The industry has offered the government’s housing strategy a mixed reception, welcoming a £400m Get Britain Building scheme, but criticising a lack of detail and support for SMEs.
As expected, a mortgage indemnity guarantee scheme will reduce the level of deposit first time buyers must raise to around five per cent.
The move could boost housing supply by as much as 15 per cent in its first full year, according to residential landlord Grainger plc.
However the strategy contains no figures on the number of new homes that will be built to replace those sold under proposed changes to social housing tenants’ right to buy
The government will also consult on proposals to allow developers to require local authorities reconsider S106 agreements in place prior to April 2010.
Other measures announced today include a £30m self-build Custom Homes programme while schemes already being pursued by government as part of the strategy include the FirstBuy equity loan scheme where government and housebuilders are providing around £400 million to help almost 10,500 first time buyers purchase a new build home in England, with the help of an equity loan of up to 20 per cent.
FMB director of external affairs Brian Berry said: “The scale of the housing problem is now so enormous that we need to increase the supply of new homes by at least 500,000, the equivalent size of Birmingham, by 2015, if we are to meet rising demand.
“If the government was seriously committed to increasing the supply it would reintroduce housing targets for communities that failed in their obligation to meet local demand.”
Mr Berry welcomed the proposed mortgage indemnity insurance scheme as a welcome step but criticised the government’s 2016 zero carbon targets and the Community Infrastructure Levy.
Prime Minister David Cameron and Deputy PM Nick Clegg visited Linden Homes’ Boxgrove Gardens development in Guildford today where they announced details of the housing strategy.
Linden Homes managing director Ian Baker said: “This is a significant step forward in making responsible, affordable lending available to home buyers across the country to help them purchase the home they’ve always wanted.
“Increasing housing supply through the government’s support to 95 per cent mortgage lending and public sector land releases will increase the industry’s ability to tackle our chronic housing crisis and contribute to creating a significant number of new jobs - providing huge social and economic benefits across the country.”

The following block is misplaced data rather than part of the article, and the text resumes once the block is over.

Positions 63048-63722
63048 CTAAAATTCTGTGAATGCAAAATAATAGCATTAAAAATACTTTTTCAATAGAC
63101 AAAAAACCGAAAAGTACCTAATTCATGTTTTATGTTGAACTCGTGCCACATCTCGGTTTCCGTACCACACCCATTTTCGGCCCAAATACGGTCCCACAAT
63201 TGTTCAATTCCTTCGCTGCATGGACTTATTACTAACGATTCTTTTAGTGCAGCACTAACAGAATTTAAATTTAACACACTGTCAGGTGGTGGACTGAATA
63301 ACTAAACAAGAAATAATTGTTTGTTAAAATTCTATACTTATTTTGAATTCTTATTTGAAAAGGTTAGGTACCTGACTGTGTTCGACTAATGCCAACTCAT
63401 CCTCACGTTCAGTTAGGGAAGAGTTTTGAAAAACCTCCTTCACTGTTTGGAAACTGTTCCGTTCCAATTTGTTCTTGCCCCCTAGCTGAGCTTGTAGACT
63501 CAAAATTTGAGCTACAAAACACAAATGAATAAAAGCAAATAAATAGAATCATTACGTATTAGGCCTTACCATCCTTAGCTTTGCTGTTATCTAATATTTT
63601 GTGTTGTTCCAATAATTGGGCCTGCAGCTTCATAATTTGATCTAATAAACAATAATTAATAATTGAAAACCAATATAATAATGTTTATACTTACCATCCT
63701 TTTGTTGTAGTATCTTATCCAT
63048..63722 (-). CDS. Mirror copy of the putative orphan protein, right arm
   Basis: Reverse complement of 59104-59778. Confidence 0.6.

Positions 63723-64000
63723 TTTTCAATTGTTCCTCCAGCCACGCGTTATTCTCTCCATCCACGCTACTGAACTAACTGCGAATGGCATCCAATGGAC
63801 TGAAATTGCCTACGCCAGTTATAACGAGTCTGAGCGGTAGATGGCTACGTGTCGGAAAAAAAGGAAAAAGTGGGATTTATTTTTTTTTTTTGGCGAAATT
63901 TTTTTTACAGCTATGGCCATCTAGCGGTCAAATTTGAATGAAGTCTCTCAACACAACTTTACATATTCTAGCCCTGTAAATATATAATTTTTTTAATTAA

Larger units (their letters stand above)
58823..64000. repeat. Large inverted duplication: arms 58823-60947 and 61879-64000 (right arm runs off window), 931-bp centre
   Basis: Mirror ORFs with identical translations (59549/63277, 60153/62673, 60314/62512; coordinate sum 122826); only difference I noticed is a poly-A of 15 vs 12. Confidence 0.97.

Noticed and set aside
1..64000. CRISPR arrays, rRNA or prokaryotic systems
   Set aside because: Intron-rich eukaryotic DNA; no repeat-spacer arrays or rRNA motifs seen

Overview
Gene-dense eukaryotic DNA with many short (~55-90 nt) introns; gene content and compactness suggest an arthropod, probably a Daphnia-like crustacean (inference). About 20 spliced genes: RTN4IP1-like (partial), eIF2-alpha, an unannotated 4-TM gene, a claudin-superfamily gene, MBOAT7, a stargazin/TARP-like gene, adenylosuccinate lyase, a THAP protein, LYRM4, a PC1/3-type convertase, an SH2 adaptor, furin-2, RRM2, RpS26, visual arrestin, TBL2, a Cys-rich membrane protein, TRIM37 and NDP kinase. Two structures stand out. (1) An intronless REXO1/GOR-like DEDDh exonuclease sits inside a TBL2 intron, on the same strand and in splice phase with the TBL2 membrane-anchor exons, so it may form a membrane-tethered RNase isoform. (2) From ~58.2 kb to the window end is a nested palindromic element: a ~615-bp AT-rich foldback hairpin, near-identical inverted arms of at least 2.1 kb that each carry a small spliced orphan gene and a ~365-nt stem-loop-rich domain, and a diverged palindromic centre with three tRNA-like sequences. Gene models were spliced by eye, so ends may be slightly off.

The Get Britain Building fund was welcomed as an important part of today’s announcement that could lead to short-term growth in the housing market.
Grainger plc executive property director Nick Jopling said: “Today’s surprise £400m announcement to boost housing supply is a welcome shot in the arm for the housing sector and the UK economy as a whole.
“While it isn’t the full answer to the UK’s housing crisis, alongside the other measures expected in the national housing strategy, it will go some way to easing the chronic shortage of housing facing this country.”
However there was criticism about the level of detail on financing the various schemes, with Construction Products Association economic director Dr Noble Francis tweeting “Astonishing repetition of what is in the executive summary over & over again with no detail on where funding is from”.
Speaking about the mortgage indemnity guarantee scheme, Home Builders Federation executive chairman Stewart Baseley said: “This is a great deal for people wanting to buy a new home, whether [they are] first-time buyers or existing home owners who are unable to trade up.
“It will also be a huge boost to house building. Since 2007, the biggest constraint on homes being built has been mortgage availability. This scheme will see more desperately needed homes being built, create jobs and give the economy the boost it needs.”
Barratt Developments chief executive Mark Clare said: “Lack of mortgage finance is the single biggest issue homebuyers face – today’s announcement gives creditworthy customers the chance to buy their own home with a 5 per cent deposit.”
“We have therefore taken immediate action so customers can pre-register their interest on our website. This is exactly what the industry needs to ensure that customers can buy and we can build the homes the nation so desperately needs.”
Further measures to support housebuilding and construction already being pursued by government include the Community Infrastructure Levy where developments are levied and ringfenced to be put back into local projects.
Among the key points of today’s housing strategy, Laying the Foundations: A Housing Strategy for England, was:
Supporting a new and innovative new build indemnity scheme led by the Home Builders Federation and Council of Mortgage Lenders to provide up to 95 per cent loan to value mortgages for new build properties in England, backed by a housebuilder indemnity fund
Consulting on a proposal to allow reconsideration of those planning obligations agreed prior to April 2010 where development is stalled
Launching a new £400 million ‘Get Britain Building’ investment fund, which will support building firms in need of development finance, including small and medium-sized builders.
Supporting and encouraging more individuals to build their own homes through a Custom Homes programme, including making available up to £30 million of new funding to support provision of short-term project finance on a repayable basis.
Providing £100 million of funding to bring empty homes back into use as affordable housing and are announcing £50 million of further funding to tackle some of the worst concentrations of empty homes.
Consulting on changes to council tax to help tackle empty homes and bring them back into productive use.